The major reform project of the Davis Cup, which radically cleaves the world of tennis, is put to the vote Thursday in Orlando (Florida).
The major reform project of the Davis Cup, which radically cleaves the world of tennis, is put to the vote Thursday in Orlando (Florida) between supporters of a shortened tournament and more lucrative and followers of a century-old format shunned by the stars.
The poll, which will open the last day of the General Assembly of the International Tennis Federation (ITF), is expected between 9am and 9.30am local (13h and 13h30 GMT).
The majority of two-thirds of the votes is required to validate the project defended by the boss of the ITF which aims to deeply reform the mythical international competition created in 1900.
144 federations invited to vote
Some 144 national federations are invited to vote, some representing Australia, Great Britain, the United States, France and Germany, with more weight than the others.
If the reform were adopted, the centennial competition, spread over four three-day weekends, would now be contested during a shortened final phase to a week between 18 teams, in November, to end the season. The event would be centralized on neutral ground and banned the famous matches in five sets.
In an interview with AFP, ITF President David Haggerty is “optimistic” about the adoption of the reform: “Many nations, not only in Europe but around the world, support the reform”, he said.
Passion and money
This is the case of France: “On the one hand, there is the passion a little coardry and on the other side, a rational analysis based on sporting and economic criteria,” says its president Bernard Giudicelli.
The financial criterion is a strong argument for the ITF. The body has signed a lucrative partnership with the investment group Kosmos, chaired by the Barcelona footballer Gerard Piqué who should be present in Orlando: three billion dollars (2.5 billion euros) over 25 years, twenty Millions of dollars (€ 17 million) annually guaranteed to players, and even more to the federations, are at stake.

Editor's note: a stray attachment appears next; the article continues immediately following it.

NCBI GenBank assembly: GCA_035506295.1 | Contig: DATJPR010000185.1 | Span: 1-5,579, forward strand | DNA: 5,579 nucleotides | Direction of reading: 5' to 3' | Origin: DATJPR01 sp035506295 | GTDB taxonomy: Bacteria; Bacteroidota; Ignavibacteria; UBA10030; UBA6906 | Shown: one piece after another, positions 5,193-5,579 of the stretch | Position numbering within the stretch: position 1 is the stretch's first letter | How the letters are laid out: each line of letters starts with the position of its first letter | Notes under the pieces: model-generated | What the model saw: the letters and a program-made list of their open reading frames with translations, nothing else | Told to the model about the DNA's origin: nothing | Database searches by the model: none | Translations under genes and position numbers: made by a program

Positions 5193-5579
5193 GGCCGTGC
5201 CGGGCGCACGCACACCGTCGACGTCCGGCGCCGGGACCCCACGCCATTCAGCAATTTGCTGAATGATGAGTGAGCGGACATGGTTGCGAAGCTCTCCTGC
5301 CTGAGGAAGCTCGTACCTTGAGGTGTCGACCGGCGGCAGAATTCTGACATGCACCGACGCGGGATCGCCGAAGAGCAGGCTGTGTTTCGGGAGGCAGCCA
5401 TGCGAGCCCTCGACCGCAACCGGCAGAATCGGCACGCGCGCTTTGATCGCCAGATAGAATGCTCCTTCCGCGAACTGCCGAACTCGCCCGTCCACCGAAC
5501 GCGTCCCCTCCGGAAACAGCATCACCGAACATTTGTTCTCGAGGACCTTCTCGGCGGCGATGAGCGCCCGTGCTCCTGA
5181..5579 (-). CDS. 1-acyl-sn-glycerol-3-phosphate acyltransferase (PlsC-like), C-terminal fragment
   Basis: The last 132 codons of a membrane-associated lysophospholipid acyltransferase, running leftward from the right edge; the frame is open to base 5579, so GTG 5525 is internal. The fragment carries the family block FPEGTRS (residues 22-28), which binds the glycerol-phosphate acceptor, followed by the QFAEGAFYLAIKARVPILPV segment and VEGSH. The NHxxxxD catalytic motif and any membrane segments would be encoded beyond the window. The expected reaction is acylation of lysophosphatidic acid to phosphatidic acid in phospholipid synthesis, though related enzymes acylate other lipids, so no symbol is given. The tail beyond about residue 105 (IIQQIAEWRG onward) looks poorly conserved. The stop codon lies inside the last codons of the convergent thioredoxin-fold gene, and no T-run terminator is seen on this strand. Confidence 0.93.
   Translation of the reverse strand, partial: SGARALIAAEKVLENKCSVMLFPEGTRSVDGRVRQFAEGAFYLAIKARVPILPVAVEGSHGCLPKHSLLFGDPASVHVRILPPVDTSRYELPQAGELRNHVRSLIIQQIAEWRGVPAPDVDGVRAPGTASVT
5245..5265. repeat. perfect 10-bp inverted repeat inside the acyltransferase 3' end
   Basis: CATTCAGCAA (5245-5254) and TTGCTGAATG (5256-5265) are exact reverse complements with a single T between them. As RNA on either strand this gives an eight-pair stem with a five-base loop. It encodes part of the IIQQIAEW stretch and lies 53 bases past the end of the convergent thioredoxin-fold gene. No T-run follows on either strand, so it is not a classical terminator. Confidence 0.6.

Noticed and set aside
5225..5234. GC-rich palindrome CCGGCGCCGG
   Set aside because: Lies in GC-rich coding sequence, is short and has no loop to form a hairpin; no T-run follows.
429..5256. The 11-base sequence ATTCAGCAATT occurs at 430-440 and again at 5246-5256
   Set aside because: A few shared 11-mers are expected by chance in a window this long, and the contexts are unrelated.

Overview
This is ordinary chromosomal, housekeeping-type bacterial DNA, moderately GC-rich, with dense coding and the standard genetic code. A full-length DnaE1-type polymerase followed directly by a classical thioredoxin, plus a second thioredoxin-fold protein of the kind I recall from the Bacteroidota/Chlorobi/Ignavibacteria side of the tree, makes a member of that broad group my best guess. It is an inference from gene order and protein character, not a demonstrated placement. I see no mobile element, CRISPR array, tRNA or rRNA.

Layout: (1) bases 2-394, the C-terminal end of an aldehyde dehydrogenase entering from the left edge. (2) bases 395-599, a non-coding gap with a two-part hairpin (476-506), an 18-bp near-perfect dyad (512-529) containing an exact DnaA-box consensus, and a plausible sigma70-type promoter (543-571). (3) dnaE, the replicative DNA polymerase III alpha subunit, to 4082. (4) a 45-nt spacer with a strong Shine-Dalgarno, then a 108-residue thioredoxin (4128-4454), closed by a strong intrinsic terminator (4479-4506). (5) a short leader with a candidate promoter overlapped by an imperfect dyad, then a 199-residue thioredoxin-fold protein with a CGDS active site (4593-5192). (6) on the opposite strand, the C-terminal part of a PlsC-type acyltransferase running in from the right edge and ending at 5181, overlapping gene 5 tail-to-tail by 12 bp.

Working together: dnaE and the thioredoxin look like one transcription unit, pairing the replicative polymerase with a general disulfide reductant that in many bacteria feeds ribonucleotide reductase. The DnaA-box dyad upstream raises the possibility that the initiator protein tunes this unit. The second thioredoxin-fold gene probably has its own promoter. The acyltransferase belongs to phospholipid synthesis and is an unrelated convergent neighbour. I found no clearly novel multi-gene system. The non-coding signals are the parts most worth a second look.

On the sports side, the one-week condensed format aims to seduce the big names in tennis, who tend to sulk the event once they win it.
The former world number one Novak Djokovic is part of it: he who judged in the spring the new project “fantastic” has reiterated its approval last week. Roger Federer conceded to him that “the Davis Cup had to do something”, without going forward on the proposal in question.
These voices are, like those of the three Grand Slam tournaments -Roland-Garros, Wimbledon and the US Open- who have lent their support to the project. The Australian Open did not do it.
Because it is in Australia that the detractors are the most virulent. The Federation is indeed a partner of the ATP – organizer of the professional men’s circuit – for the holding of its World Team Cup, a team competition played in January at the dawn of the season and whose return from 2020 was formalized at the beginning of July.
“A financial transaction”
No wonder, then, that Tennis Australia is stepping up against the new format, which would compete with the ATP World Cup. The proposed formula “removes from the Davis Cup everything that makes it a unique and special event,” complains the body in a letter to the ITF.
“You can not call it the Davis Cup. (…) It’s a financial transaction, “says Lleyton Hewitt, former world N.1.
“The games that I played for Australia, at home and away, are among my most precious tennis memories,” added legend Rod Laver.
In France, the champions of the event are also skeptical. “We can not consider playing a Davis Cup in late November, three weeks after the end of the season. Otherwise, we can not have a rest period, “says Lucas Pouille. “They sold the soul of a historic event,” Despots Captain Yannick Noah.
On Wednesday evening, the British Federation announced that it would vote against the proposed reform, fearing that it would deter even more players to take part in it and that therefore decreases the attractiveness of this competition with fans .